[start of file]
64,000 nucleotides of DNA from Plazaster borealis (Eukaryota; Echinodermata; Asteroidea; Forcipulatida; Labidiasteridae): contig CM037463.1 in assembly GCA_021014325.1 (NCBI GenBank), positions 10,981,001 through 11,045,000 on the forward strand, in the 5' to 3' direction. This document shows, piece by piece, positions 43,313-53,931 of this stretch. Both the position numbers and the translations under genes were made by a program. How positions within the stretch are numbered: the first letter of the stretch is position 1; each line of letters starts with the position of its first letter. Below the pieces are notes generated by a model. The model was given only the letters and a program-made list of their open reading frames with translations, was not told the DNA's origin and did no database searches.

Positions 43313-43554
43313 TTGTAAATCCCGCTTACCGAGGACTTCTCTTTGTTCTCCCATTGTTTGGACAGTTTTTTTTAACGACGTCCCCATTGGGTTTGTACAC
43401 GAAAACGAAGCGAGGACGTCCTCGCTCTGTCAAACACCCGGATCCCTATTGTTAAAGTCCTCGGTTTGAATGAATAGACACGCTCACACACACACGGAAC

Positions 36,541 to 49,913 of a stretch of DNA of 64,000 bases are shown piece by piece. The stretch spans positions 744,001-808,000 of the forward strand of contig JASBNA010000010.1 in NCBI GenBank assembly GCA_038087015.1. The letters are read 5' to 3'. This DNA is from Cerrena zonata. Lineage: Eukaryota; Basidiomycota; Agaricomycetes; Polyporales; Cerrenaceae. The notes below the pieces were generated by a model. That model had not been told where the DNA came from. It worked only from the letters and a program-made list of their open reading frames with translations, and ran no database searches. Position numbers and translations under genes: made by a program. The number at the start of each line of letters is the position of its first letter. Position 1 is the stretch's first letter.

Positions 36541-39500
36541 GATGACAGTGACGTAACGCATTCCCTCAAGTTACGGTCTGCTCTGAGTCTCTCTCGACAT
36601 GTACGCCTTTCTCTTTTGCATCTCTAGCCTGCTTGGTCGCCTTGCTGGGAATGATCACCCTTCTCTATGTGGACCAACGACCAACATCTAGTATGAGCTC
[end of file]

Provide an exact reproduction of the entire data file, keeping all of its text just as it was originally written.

64,000 nucleotides of DNA from Plazaster borealis (Eukaryota; Echinodermata; Asteroidea; Forcipulatida; Labidiasteridae): contig CM037463.1 in assembly GCA_021014325.1 (NCBI GenBank), positions 10,981,001 through 11,045,000 on the forward strand, in the 5' to 3' direction. This document shows, piece by piece, positions 43,313-53,931 of this stretch. Both the position numbers and the translations under genes were made by a program. How positions within the stretch are numbered: the first letter of the stretch is position 1; each line of letters starts with the position of its first letter. Below the pieces are notes generated by a model. The model was given only the letters and a program-made list of their open reading frames with translations, was not told the DNA's origin and did no database searches.

Positions 43313-43554
43313 TTGTAAATCCCGCTTACCGAGGACTTCTCTTTGTTCTCCCATTGTTTGGACAGTTTTTTTTAACGACGTCCCCATTGGGTTTGTACAC
43401 GAAAACGAAGCGAGGACGTCCTCGCTCTGTCAAACACCCGGATCCCTATTGTTAAAGTCCTCGGTTTGAATGAATAGACACGCTCACACACACACGGAAC

Positions 36,541 to 49,913 of a stretch of DNA of 64,000 bases are shown piece by piece. The stretch spans positions 744,001-808,000 of the forward strand of contig JASBNA010000010.1 in NCBI GenBank assembly GCA_038087015.1. The letters are read 5' to 3'. This DNA is from Cerrena zonata. Lineage: Eukaryota; Basidiomycota; Agaricomycetes; Polyporales; Cerrenaceae. The notes below the pieces were generated by a model. That model had not been told where the DNA came from. It worked only from the letters and a program-made list of their open reading frames with translations, and ran no database searches. Position numbers and translations under genes: made by a program. The number at the start of each line of letters is the position of its first letter. Position 1 is the stretch's first letter.

Positions 36541-39500
36541 GATGACAGTGACGTAACGCATTCCCTCAAGTTACGGTCTGCTCTGAGTCTCTCTCGACAT
36601 GTACGCCTTTCTCTTTTGCATCTCTAGCCTGCTTGGTCGCCTTGCTGGGAATGATCACCCTTCTCTATGTGGACCAACGACCAACATCTAGTATGAGCTC